In the spirit of St. Patrick’s day, I thought it could be fun to talk about the lovely clover plant family and all its variations and folklore. It’s Herb Talk Tuesday, do you have a cup of tea or coffee? Good. Then let’s chat…
The Trifolium plant family
Trifolium is the scientific name that over 300 individual plants belong to. The name suggests the nature of the plants, that they have three (tri) leaves (folium/foliage). There is no single species that produces 4 leaves to a stem, making these rare occurrences when one grows with 4 leaflets special indeed.
Today, we are not going to look at all 300 species (unfortunatly, my mug of coffee isn’t large enough for that). But I do want to talk about some of the most common, share about how they are used (or not), and share some of the traditional lore surrounding St. Patrick and this common little clover.
Most Common Clover Types
Did you know? Trifolium plants are in the legume/pea family.
Trifolium repens – White Clover – is the most commonly cultivated clover. White clover is native to Europe and Asia, and has naturalized in many other regions, including North America. This clover is often found in lawns and disturbed areas and is a favorite of bees in the spring and summer due to its prolific blooming.
Trifolium pratense – Red Clover – is another very common clover. Again, this clover was a native of Europe, but now naturalized in many parts of the world. This is the most commonly used variety in herbal preparations.
Trifolium alexandrinum – Egyptian clover or berseem clover – This variety is an important cultivated plant in sub-tropical regions like the Egypt and Mediterranean areas for agriculture. It is utilized as a fodder for cattle and milk buffalo. It looks similar to white clover but has more lance-shaped leaves.
Trifolium dubium – Lesser trefoil – This clover is another native of Europe, naturalized in many parts of the world. It is a more delicate variety with trailing branches full of clustered leaves and tiny, darling, yellow blossoms. This is generally regarded as the primary variety to represent the traditional Irish Shamrock.
Clover Traditions and Lore
The four leaf clover is most popularly associated with ‘good luck’. You see this symbol more than any other during the St. Patrick day holiday.
But the Irish typically hold the three leaf clover with much more regard as a representation of the Holy Trinity. The three leaves stand each stand for one member of the trinity; The Father, The Son and The Holy Spirit.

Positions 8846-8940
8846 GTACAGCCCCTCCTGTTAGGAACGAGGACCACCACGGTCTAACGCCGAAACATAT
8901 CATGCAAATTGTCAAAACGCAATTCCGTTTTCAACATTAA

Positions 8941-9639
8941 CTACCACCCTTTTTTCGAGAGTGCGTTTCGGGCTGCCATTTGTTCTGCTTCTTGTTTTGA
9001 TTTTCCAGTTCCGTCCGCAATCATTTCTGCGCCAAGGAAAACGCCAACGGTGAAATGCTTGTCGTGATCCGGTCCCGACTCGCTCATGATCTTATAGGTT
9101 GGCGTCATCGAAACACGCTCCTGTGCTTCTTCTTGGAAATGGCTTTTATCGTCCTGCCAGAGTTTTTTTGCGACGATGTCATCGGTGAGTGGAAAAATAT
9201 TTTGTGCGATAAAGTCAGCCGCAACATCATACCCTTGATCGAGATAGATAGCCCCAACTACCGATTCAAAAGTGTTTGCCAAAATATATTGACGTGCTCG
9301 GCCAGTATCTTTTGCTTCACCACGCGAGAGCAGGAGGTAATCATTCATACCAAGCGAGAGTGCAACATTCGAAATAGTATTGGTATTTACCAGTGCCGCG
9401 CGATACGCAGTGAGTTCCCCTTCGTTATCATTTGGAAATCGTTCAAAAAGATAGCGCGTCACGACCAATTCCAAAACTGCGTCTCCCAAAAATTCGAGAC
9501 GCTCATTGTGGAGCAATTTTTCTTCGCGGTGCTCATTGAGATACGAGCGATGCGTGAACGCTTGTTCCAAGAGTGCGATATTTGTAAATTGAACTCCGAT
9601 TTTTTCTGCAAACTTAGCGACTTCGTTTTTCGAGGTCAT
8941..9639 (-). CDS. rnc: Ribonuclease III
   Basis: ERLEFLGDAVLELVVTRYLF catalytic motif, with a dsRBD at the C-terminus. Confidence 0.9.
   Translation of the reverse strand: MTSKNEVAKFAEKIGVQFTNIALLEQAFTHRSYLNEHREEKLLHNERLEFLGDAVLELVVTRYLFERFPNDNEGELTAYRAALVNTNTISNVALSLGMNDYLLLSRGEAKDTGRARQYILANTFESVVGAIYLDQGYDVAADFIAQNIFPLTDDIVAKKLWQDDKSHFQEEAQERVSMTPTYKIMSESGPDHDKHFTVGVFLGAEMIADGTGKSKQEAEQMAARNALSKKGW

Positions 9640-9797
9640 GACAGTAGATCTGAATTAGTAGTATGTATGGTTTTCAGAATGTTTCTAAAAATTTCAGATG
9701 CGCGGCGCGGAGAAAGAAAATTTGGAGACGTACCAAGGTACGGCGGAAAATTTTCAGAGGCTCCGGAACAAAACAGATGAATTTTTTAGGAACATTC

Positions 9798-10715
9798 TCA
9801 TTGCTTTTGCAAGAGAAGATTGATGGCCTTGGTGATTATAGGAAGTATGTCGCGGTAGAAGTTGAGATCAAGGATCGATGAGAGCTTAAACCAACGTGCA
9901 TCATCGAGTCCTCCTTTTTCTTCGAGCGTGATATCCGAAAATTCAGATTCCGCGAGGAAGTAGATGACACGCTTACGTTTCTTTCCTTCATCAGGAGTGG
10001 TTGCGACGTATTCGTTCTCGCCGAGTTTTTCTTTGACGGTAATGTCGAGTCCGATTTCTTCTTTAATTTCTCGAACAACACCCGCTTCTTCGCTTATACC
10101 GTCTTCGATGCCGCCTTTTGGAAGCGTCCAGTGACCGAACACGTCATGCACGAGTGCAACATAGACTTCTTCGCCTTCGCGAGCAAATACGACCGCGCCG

We can’t talk about clover and Irish shamrocks and not talk about St. Patrick! Who was St. Patrick? Did you know that he wasn’t even Irish?
Patrick was an atheist Roman who was living in Britain when he was kidnapped as a youth, taken to Ireland and sold into slavery. He endured years of torturous conditions in forced labor and it was there in his darkest times that he found God. He was given supernatural peace and hope and one day was able to escape his captors and return to his well off family in Britain.
But once he returned to his life of leisure that he had longed for for so long, he felt God calling him back to Ireland. Patrick ultimately returned to Ireland, with forgiveness in his heart for his captors, and compassion and empathy for the remaining captives. He shared the love of Jesus with them and worked to abolish slavery and restore slaves to their homes. Even in the face of extreme opposition, violent threats and abuse; Patrick continued to share the love and hope to the Irish people. (read more here)
Herbal uses of Red Clover
Since Red Clover (Or trifolium pratense) is the most common variety of clover used by us herbalists, I must include some more info on that here today!
Red clover contains isoflavones which, like most legumes, are a type of phytoestrogen. It also contains beneficial constituents like; silica, choline, lecithin, calcium, phenolic glycosides, salicylates, cyanogenic glycosides, and coumarins.
Traditionally suggested for supporting all aspects of the female reproductive system, through all seasons of life. It is considered soothing and cleansing, commonly called ‘the Best Spring Tonic’. After a long winter of hibernation, red clover helps to cleanse, rejuvenate the blood, and clear stagnation
Some recommend it as ‘a tea to promote health and peace of mind, can be taken daily without harm’. Externally, ointments containing red clover and baths of red clover tea support normal, healthy, clear skin.
Red clover is very versatile and is utilized in many of Shawnee Moon’s herbal formulas. From Amber Smoothing Oil, to Sun Dance ointment, from Daily Supplement to Tamsah Mide and more! Check them all out here!
Join the conversation
How do you use Red Clover? Did you know the real story behind the legend of St. Patrick? Did you learn any new ways that you might utilize the many benefits of red clover? Let us know in the comments below! Or join our FB community group page here.